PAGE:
Creating a New College Prep Routine While Social Distancing
It’s not just how you finish high school that counts. Admissions officers review all four years of your grades, activities, and more when making decisions on applications, so it’s essential for current freshmen and sophomores to build a strong academic and extracurricular foundation, even while schools themselves are closed due to the coronavirus pandemic.
While in-person classes and after school clubs may be off of the table for the time being, students should look for alternative ways to stay ahead of the game. Keep reading to learn how to take your college prep routine to the next level, right from home.
Focus on Test Prep
Some students may be tempted to put off test preparation until they are further along in their high school career, but when should you start studying for the SAT? Generally, it pays off to get a head start. Students who start studying for exams as freshmen and sophomores can avoid working down to the wire and cramming in the weeks leading up to the exam. Especially now that both the SAT and ACT are considering online, at-home exams, students will have more flexible opportunities to test. There are a multitude of online test preparation resources for exams such as the SAT, ACT, SAT Subject Tests, and PSAT. Create a study plan to keep yourself accountable and strive to take practice exams every few weeks to evaluate your progress and adjust your preparation accordingly.
Nurture Your Interests
Spending extra time at home? Instead of binge-watching your favorite television shows, take some time to explore new interests and refine existing passions. Carve out a few hours each week to pursue something that both interests and challenges you. Some potential options could include launching an independent project, practicing a musical instrument, learning how to code, leveling up your speaking skills in a foreign language, and writing a short story or personal essay. Don’t be afraid to step outside of your comfort zone and explore something you have been meaning to try for ages.
Experiment with E-Learning
There are more resources than ever before that are specifically designed to help students stay engaged and academically challenged. Whether you’re looking for some additional practice for algebra or eager to explore your favorite eras from world history class, get creative and seek out supplementary work that will support your academic goals. It’s important for freshmen and sophomores to remember that their performance during the beginning of high school counts and consequently, maintaining a strong academic standing is critical.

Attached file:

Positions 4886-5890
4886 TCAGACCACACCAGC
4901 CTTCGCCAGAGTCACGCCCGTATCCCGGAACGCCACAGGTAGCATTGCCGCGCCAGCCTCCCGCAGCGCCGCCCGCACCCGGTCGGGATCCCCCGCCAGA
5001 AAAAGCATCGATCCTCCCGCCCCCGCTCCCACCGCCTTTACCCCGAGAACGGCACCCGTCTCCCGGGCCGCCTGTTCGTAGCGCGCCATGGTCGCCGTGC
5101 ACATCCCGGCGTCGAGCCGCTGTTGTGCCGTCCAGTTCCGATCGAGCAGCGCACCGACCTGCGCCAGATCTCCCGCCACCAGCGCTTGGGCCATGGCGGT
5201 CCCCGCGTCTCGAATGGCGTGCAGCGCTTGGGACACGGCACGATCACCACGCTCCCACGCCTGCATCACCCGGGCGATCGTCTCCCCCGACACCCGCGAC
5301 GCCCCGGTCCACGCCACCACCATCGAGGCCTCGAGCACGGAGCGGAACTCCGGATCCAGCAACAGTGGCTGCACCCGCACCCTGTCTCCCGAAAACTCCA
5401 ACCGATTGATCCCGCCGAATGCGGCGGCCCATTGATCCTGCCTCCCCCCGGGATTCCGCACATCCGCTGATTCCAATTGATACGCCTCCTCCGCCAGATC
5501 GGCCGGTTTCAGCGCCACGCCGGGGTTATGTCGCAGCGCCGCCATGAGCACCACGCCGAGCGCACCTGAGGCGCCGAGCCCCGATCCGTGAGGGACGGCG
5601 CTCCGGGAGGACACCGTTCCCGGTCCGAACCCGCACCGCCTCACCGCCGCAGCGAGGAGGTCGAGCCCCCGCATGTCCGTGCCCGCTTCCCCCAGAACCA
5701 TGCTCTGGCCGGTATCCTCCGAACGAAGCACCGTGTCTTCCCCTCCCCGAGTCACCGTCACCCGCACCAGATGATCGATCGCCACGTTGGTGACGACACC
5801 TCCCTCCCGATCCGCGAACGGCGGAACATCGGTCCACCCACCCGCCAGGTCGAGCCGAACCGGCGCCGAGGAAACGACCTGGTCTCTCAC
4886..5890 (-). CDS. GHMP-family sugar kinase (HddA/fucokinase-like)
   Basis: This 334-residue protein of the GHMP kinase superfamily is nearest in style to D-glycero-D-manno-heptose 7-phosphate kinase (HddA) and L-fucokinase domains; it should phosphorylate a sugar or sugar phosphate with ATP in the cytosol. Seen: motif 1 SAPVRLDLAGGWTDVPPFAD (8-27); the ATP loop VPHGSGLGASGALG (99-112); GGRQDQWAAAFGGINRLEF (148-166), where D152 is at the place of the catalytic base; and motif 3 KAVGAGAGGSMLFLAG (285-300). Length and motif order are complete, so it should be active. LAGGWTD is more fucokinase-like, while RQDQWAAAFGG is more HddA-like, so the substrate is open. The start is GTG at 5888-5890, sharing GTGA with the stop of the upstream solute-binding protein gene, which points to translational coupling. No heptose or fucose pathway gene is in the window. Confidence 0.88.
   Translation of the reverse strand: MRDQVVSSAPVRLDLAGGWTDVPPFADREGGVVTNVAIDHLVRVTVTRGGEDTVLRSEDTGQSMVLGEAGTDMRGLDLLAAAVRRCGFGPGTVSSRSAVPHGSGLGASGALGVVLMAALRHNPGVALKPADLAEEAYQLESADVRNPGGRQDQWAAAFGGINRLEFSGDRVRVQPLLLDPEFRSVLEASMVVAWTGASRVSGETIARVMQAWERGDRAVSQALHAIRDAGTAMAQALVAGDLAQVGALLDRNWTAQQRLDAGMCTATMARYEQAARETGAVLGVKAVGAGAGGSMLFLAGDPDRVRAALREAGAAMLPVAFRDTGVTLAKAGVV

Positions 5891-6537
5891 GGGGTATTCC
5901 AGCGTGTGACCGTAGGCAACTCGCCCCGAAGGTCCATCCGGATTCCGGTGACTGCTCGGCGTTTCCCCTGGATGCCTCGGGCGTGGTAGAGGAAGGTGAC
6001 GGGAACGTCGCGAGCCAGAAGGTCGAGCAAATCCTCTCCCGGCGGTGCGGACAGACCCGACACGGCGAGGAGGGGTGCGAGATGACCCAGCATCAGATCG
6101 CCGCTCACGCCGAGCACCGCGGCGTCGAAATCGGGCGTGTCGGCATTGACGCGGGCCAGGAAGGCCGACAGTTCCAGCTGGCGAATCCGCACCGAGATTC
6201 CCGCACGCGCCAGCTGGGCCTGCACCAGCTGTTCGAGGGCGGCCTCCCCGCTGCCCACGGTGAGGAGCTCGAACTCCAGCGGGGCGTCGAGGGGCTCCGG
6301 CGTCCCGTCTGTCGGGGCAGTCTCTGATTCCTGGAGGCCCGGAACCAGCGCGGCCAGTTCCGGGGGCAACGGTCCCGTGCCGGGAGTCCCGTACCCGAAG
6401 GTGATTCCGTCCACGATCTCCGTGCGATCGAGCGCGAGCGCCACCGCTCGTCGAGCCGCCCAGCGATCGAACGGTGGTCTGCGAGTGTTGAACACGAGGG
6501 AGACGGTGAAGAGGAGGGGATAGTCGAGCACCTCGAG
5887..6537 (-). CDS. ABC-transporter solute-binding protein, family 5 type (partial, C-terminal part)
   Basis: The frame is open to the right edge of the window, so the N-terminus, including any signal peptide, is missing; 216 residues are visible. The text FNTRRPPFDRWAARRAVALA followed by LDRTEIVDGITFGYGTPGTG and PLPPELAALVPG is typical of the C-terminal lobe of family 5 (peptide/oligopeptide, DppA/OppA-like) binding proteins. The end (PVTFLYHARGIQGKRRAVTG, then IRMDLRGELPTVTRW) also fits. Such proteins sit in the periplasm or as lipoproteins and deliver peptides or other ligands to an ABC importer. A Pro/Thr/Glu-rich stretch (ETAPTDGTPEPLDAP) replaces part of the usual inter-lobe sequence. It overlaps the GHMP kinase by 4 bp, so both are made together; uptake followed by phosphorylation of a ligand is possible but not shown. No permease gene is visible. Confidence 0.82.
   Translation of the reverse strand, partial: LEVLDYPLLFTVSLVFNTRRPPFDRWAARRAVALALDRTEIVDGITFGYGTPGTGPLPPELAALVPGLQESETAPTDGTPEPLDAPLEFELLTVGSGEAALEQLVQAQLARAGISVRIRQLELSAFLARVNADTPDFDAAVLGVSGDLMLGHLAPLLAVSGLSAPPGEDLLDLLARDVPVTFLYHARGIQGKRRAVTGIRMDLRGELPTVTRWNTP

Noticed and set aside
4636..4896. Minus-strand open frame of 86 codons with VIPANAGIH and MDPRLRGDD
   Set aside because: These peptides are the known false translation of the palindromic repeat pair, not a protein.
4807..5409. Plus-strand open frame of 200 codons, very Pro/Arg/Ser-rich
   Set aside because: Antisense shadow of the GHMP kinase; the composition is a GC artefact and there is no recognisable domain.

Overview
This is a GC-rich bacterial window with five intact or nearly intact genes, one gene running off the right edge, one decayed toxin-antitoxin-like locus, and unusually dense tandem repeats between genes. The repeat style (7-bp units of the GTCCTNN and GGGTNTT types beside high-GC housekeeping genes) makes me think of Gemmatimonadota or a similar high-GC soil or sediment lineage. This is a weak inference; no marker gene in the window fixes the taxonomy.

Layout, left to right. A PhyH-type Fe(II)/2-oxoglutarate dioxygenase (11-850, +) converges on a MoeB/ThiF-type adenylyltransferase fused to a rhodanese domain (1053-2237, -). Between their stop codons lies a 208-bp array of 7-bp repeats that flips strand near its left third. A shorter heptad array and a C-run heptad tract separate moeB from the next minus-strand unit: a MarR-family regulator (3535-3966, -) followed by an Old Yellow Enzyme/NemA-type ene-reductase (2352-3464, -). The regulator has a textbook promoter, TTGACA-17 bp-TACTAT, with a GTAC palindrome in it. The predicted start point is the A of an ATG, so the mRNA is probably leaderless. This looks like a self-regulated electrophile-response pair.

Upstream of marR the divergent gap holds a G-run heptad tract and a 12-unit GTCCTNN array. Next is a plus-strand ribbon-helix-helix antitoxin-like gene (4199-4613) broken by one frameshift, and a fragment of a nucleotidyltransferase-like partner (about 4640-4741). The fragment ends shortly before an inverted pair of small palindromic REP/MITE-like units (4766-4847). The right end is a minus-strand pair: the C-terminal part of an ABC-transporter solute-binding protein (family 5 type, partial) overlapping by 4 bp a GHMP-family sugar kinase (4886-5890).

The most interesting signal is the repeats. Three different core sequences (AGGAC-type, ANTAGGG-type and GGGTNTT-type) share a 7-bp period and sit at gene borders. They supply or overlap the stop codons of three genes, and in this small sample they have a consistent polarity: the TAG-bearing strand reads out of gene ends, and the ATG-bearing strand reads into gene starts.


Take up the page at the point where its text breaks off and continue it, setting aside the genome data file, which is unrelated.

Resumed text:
Conduct Some Research
Take advantage of any extra time to start working towards compiling your balanced list of best-fit colleges. While it may not be possible to attend campus visits in-person, participate in virtual tours to begin to gauge different environments and learn about your potential preferences. Be sure to take detailed notes so that you have information you can refer back to as you continue on with your college search. In addition to reviewing university websites, affiliated social media profiles can help students gain more information about different colleges from another perspective.
Don’t Forget About Reading
Regular reading can help students expand their vocabulary and find their own narrative voice. Start exploring different authors, genres, and writing styles to discover what resonates most with you. Personal essays and memoirs can be especially helpful for students who are interested in gaining inspiration for college admissions essays down the line, as these formats are generally written in the first person.
The move to learning from home is a transition for everyone but is possible to make the most of it and get a head start on your college preparation journey. If you are beginning high school and looking to build a solid foundation for your academic future, our team of college admissions counselors can point you in the right direction.
Also check out our free 2020-21 College Prep and Admissions Guide with tips and information on what students can be doing now to prepare for the college admissions process while social distancing.